“Therefore we must pay much closer attention to what we have heard, lest we drift away from it. For since the message declared by angels proved to be reliable, and every transgression or disobedience received a just retribution, how shall we escape if we neglect such a great salvation?” (Hebrews 2:1-3, ESV).
The law that God delivered to man “proved to be reliable.” Yet this seems like a paradox. If this law was impossible for any person to keep, how could it be reliable? First of all, the law was never meant to be the means of our salvation; it was meant to show us our need for salvation. And the law reliably did that. Yet time after time Scripture reveals how miserably man failed to keep God’s law.
Note something else in this passage. Once again, the writer uses the word “great” to describe what Jesus has done. Christ has made the perfect covenant with the Father, one that works to secure “such a great salvation” (2:3). Talk about something reliable! Christ’s gift of salvation sets us free from the law of sin and death and is designed to work in our lives. Moreover, the New Covenant of grace is the power of God at work in our lives. It empowers us to follow His commands with His strength, not our own. “God also bore witness . . . by gifts of the Holy Spirit distributed according to his will” (2:4).
With such a great gift of salvation, why would anyone neglect it? Here’s why: We are conditioned to respond to laws with works. Even in the realm of faith, we tend to fall back on works. We may give mental assent to being saved by grace, but deep down many of us still believe works are the way to secure God’s blessings.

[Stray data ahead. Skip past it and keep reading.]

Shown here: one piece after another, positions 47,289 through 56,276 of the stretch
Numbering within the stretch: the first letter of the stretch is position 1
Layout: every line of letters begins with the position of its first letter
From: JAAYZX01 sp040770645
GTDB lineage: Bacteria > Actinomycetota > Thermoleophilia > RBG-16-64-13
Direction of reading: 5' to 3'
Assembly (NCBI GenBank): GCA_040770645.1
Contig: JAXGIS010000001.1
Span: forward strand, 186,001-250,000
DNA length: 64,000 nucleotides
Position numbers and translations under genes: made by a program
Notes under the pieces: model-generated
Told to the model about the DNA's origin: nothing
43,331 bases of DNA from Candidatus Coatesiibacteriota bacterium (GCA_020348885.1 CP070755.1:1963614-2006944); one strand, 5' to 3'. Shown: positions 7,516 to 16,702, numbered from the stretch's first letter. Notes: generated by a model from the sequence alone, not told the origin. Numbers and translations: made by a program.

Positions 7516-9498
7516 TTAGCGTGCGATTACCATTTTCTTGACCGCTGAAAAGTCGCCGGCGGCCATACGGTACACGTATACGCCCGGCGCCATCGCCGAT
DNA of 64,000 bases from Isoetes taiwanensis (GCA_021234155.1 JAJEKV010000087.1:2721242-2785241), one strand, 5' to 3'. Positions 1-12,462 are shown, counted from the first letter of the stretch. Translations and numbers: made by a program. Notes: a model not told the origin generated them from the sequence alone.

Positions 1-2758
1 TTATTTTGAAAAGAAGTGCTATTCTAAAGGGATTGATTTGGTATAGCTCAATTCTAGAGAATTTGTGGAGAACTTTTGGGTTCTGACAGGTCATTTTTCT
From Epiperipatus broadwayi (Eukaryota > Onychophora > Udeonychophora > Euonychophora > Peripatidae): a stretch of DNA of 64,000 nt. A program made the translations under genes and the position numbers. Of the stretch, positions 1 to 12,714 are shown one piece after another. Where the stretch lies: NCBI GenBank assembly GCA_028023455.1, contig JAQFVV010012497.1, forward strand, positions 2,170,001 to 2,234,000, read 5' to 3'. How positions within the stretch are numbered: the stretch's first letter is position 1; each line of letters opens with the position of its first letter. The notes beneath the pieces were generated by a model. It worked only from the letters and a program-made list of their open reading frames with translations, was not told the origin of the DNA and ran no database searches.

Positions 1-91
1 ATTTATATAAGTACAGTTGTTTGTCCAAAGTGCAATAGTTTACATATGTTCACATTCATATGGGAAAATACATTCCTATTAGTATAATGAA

Our minds are conditioned since childhood to fall back on law-keeping whenever we fail. There are basic rules in every household: Clean your room; help clear the dinner table. It’s a conditional arrangement based on rewards and punishment, and most parents use it to maintain their sanity.
This system may work well in family life, but not in Kingdom life. Yet, since most of us grew up this way, years later we continue to see life through this lens. Whenever we fail in anything, our reflex is to fall back on works.
Works can never achieve what only the cross could provide or add a single degree of holiness to our lives. Works that are truly holy are the result of God’s grace. They’re what we do in gratitude, joy and faithfulness because we’ve been provided “so great a salvation.”